Signs of further escalation of the US-China trade war and weak UK economic data weighed on global markets on Friday, capping a volatile week that has pushed gold to its highest level in six years.
Safe havens like the Japanese yen gained after a report that Washington was delaying a decision about allowing some trade between US companies and China’s Huawei Technologies Co Ltd again spooked Asian markets. The prospect of snap elections in Italy brought down shares across Europe, while London’s FTSE 100 index and the pound sank after Britain reported its economy shrank in the second quarter, the first contraction in seven years.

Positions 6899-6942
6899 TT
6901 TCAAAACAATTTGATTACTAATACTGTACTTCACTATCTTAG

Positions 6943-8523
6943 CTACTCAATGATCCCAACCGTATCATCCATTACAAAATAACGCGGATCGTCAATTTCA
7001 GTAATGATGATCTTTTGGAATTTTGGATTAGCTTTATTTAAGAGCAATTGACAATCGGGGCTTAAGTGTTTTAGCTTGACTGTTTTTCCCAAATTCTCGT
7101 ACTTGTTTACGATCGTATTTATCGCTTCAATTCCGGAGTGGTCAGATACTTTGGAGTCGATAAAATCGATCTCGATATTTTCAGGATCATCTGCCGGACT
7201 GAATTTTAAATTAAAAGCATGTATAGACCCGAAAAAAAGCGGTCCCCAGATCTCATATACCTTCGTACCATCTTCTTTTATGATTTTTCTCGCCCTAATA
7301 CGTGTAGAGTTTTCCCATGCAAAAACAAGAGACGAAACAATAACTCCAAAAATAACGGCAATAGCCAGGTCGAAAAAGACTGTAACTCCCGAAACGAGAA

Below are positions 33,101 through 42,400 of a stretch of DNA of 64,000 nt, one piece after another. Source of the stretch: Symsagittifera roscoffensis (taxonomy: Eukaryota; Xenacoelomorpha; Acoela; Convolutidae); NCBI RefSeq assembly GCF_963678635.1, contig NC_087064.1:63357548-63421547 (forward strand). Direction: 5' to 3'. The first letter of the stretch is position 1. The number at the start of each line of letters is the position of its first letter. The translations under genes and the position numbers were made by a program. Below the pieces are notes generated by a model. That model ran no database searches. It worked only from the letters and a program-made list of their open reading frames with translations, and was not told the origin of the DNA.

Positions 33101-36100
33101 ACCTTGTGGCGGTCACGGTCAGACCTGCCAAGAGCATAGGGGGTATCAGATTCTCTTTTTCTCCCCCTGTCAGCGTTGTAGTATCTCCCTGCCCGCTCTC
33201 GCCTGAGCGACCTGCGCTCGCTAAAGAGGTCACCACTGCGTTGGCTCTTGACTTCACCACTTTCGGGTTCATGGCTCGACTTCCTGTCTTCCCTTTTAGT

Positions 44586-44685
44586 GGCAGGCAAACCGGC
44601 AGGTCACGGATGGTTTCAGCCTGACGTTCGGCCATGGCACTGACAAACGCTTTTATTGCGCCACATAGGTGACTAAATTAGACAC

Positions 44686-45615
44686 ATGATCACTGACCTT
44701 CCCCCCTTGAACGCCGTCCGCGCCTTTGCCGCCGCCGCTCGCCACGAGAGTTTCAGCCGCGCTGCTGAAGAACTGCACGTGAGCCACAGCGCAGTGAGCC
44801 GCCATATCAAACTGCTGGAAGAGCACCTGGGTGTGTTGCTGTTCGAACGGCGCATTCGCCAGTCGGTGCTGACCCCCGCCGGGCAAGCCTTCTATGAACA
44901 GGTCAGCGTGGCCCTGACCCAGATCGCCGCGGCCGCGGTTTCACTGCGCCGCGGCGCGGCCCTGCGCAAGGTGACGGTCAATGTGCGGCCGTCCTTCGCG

“It has been a very volatile week,” said Elwin de Groot, Rabobank’s head of macro strategy.
“Until recently, the markets’ view was that this trade war will be resolved, but clearly now the thinking is that maybe this is not the case and it could be accelerating from here,” he said.
MSCI’s gauge of stocks across the globe shed 0.53 percent.
On Wall Street, the Dow Jones Industrial Average fell 90.75 points, or 0.34 percent, to 26,287.44, the S&P 500 lost 19.42 points, or 0.66 percent, to 2,918.67 and the Nasdaq Composite dropped 80.02 points, or 1 percent, to 7,959.14.
Stock losses accelerated after US President Donald Trump said he was “not ready” to make a deal with China and that the United States would continue to refrain from doing business with Huawei.